Camp Breakfast in Scotland: Kedgeree and Cranachan Recipes

The green walls of our tunnel tent glow, light shimmering and flowing in waves, the dawn chorus ebbing, reminding us that time is a-wasting. Waking slowly in cocoons of silk, down and nylon there’s a delicious sense of lethargy. We’re slow to get moving. 

Here, beneath stark basalt mountains on the Isle of Skye, the scent of sun-warmed earth and heather flows into the tent. Still in our bags, there’s good-natured banter about who must leave the comfort of a warm bag to light our stove and get breakfast going.  

Backpackers enjoying breakfast at sunrise
Photo by Lisa Paarvio

Grumbling slightly, one of the team wriggles out of the tent, the fly taut with the heat from a cloudless sky; a rare and unexpected joy here in the far northwest of Scotland, where one day of sunshine is a thing to be celebrated. 

The contrast in this landscape pulls us into its embrace. Packs lie in the lee of the tent, the pink loops of our climbing rope wedged underneath a lid, ready for today’s scramble along beautiful ridges, the beams of sunlight shading the rock formations, calling to mind a Jacobs Ladder of sorts, ascending to the heavens. 

Descending to the stream, Vreni slides up a sleeve and fishes for the dry bag wedged between boulders and fills the kettle for a brew.  Inside, chilled in this makeshift fridge overnight, are wild salmon fillets and hard-boiled eggs, cooked the night before. Though the hue on the salmon skin is slightly muted, the flesh holds fast a dark pink, far removed from the pale colors of their farmed brethren.  

Sheep grazing
Photo by Lisa Paarvio

Coming across the farm yesterday added the final element of free-range eggs to this morning’s breakfast. Handing over cash, crumpled in a ball to the farmer who raised the animals, gives a far greater sense of human interaction than any chip-and-pin transaction in a supermarket. These types of exchanges are still an everyday occurrence in the area from which we get the other elements of our meal. Rice and spices from Indian markets mingled with the colonial addition of fish and eggs, transforming the local dish of kichirī into today’s Kedgeree.  

Camp Breakfast Recipes

Fish and rice Kedgeree breakfast bowl
Photo by Lisa Paarvio


Though some Kedgeree recipes include curry powder, no self-respecting Indian cook would ever resort to the vaguely brown powder sitting in a jar at the back of the cupboard. Use the mix below, or add to it as you will. The flavour will be far better than any pre-made mix. Dried whole spices weigh little; changing the quantities below can greatly alter the flavour of the recipe below so we encourage you to experiment.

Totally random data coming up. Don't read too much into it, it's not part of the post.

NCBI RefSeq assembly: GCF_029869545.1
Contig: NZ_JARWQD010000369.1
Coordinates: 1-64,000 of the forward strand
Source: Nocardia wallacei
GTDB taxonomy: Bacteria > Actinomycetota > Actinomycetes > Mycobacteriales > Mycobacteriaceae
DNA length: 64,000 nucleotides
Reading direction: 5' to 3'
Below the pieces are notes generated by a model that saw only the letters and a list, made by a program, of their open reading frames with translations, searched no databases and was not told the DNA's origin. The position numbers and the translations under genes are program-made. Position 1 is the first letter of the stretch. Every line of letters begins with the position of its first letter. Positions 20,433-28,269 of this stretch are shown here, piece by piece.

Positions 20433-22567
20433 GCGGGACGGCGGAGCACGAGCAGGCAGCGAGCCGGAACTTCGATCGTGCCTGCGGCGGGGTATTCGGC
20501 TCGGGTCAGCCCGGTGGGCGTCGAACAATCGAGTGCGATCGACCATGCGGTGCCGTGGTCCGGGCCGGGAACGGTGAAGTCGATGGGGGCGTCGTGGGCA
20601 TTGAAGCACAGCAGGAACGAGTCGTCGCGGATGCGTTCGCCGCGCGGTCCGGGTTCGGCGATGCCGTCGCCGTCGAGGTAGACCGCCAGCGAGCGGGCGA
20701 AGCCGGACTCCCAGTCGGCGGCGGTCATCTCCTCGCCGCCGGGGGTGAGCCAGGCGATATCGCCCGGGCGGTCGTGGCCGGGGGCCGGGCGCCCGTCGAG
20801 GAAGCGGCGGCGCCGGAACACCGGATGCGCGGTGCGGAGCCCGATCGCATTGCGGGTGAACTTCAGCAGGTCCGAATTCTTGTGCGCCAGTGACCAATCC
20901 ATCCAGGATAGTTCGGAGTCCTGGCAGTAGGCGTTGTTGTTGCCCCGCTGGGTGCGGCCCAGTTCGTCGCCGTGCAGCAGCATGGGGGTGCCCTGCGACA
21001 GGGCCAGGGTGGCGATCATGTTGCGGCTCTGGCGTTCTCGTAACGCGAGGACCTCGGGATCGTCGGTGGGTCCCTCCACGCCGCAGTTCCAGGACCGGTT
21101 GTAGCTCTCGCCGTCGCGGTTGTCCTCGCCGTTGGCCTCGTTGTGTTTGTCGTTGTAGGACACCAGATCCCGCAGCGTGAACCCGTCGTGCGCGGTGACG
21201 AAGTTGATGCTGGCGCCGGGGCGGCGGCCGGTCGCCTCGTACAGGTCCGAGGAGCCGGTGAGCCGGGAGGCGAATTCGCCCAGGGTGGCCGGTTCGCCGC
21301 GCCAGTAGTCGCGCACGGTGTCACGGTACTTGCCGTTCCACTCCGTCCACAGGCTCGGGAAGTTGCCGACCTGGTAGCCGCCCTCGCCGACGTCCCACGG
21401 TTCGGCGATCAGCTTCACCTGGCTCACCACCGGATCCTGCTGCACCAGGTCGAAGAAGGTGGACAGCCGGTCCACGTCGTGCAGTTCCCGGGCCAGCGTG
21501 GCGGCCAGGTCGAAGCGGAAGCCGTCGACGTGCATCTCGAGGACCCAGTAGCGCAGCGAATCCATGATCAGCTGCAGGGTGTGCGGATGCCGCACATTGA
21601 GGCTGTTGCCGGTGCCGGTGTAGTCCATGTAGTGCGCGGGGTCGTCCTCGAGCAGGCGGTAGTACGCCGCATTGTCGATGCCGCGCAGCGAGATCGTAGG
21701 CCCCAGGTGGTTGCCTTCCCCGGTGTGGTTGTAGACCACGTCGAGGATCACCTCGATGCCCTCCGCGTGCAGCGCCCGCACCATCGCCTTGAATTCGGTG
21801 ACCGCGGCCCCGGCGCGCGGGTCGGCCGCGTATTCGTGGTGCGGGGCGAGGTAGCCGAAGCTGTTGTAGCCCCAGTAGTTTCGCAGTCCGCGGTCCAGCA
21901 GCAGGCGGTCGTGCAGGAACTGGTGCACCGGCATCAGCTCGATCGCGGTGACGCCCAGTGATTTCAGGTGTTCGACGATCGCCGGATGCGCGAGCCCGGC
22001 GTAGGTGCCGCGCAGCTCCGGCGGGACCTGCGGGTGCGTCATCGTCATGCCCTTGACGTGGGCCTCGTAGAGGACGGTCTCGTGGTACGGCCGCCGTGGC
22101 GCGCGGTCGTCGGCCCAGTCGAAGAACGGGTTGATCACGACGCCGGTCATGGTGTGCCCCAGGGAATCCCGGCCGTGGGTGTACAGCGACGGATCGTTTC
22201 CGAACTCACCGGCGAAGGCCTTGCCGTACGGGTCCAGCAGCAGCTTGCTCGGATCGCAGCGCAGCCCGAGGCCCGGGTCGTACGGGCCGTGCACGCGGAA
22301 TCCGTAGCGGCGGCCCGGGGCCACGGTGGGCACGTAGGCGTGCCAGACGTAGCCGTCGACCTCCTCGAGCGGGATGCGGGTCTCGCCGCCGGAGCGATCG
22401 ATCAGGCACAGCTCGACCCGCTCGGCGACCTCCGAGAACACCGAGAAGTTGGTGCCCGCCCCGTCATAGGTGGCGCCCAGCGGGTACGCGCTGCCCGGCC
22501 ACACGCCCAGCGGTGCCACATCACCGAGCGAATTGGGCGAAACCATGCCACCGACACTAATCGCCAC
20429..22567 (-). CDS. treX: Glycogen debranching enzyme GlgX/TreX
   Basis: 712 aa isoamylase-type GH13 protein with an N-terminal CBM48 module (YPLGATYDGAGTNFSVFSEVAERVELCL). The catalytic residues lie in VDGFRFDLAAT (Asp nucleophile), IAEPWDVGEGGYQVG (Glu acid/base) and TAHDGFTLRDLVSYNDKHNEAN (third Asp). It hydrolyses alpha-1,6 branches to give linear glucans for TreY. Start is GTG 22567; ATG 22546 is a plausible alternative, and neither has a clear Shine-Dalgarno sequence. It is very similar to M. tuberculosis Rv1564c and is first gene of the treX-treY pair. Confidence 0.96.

Kedgeree ingredients
Photo by Lisa Paarvio


  • 2 cups long-grain rice or a mix of long-grain and wild rice 
  • 500ml/17 oz. water 
  • 2 tbsp. garam masala powder, or use the mix below: 
    • 1 tsp turmeric 
    • 1 tbsp. curry leaves 
    • 1 tsp mustard seeds 
    • 1 tsp black onion seeds 
  • 1 tsp rock salt or sea salt 
  • 1 tsp pepper 
  • 2 organic duck or chicken eggs, hard boiled the night before and kept fresh in the dry bag fridge. 
  • 2 fillets wild salmon or trout
  • Chervil and coriander leaves 
  • 1 tbsp olive oil, butter, or ghee 
rice cooking in backpacking pot
Photo by Lisa Paarvio


  1. Heat the ghee in a pan. When hot, add the spices and salt. 
  2. Cook the fish fillets, skin side down first until crisp then flip and cook for 1-2 minutes more; remove and leave to rest. 
  3. Rinse the rice in clean water, drain the excess starch and add clean water to the top of the rice, then one knuckle deep extra. 
  4. Cover and bring to a boil and simmer until fluffy. Season as desired. 
  5. Peel and chop the eggs. 
  6. Flake the trout fillets into the rice. Add the eggs, torn chervil and coriander leaves and mix well. 

Cranachan, deconstructed. 

Cranachan Breakfast Ingredients
Photo by Lisa Paarvio


  • 150g/about 5 oz. oats 
  • 400ml/13.5 oz. water 
  • 2 tbsp. wild heather honey 
  • 3 tbsp. butter 
  • 4 tbsp. raspberries  
  • 4 tbsp. strained yogurt. 
Pouring oats into pot
Photo by Lisa Paarvio


  1. Bring water to the boil, add the oats and cook (cook time will depend on the type of oats used). You should have a thick mixture. Add 2 tbsp. butter to the mix, and stir in. 
  2. In a pan, heat up the other tbsp. butter. Spoon some oatmeal into the pan and flatten down to thick disks. 
  3. Fry on one side, flip and fry again. 
  4. Spoon into bowls and top with yogurt, raspberries and honey. 
  5. You can also make this dish with cream instead of yogurt and add a bit of good Scottish Whiskey if you feel like it.  
Yogurt oatmeal Cranachan breakfast bowl
Photo by Lisa Paarvio

Kieran CreevyAbout the Author

MSR Chef Ambassador, Kieran Creevy

With over 20 years of globetrotting experience as an expedition and private chef, along with being an International Mountain Leader, Kieran’s culinary journey has taken him to the farthest corners of the world.

From snowy peaks to scorching deserts, he has mastered the art of cooking in every climate and terrain imaginable. His passion for both adventure and gourmet delights collided during a mesmerizing ski touring expedition in the Finnish Arctic. Picture this: savoring spiced fish soup, root vegetable salad, and a tantalizing Thai-style risotto in the heart of the wilderness! It was then that Kieran’s mission was born—to teach fellow outdoor enthusiasts and instructors the art of cooking divine food in the mountains.

As an official MSR Chef Ambassador since 2018, Kieran has traveled the world igniting tastebuds. From captivating cooking and product demonstrations at national retailer events to European Trade Shows, Kieran’s presence is a recipe for inspiration and adventure. To learn more about him and his culinary adventures, visit

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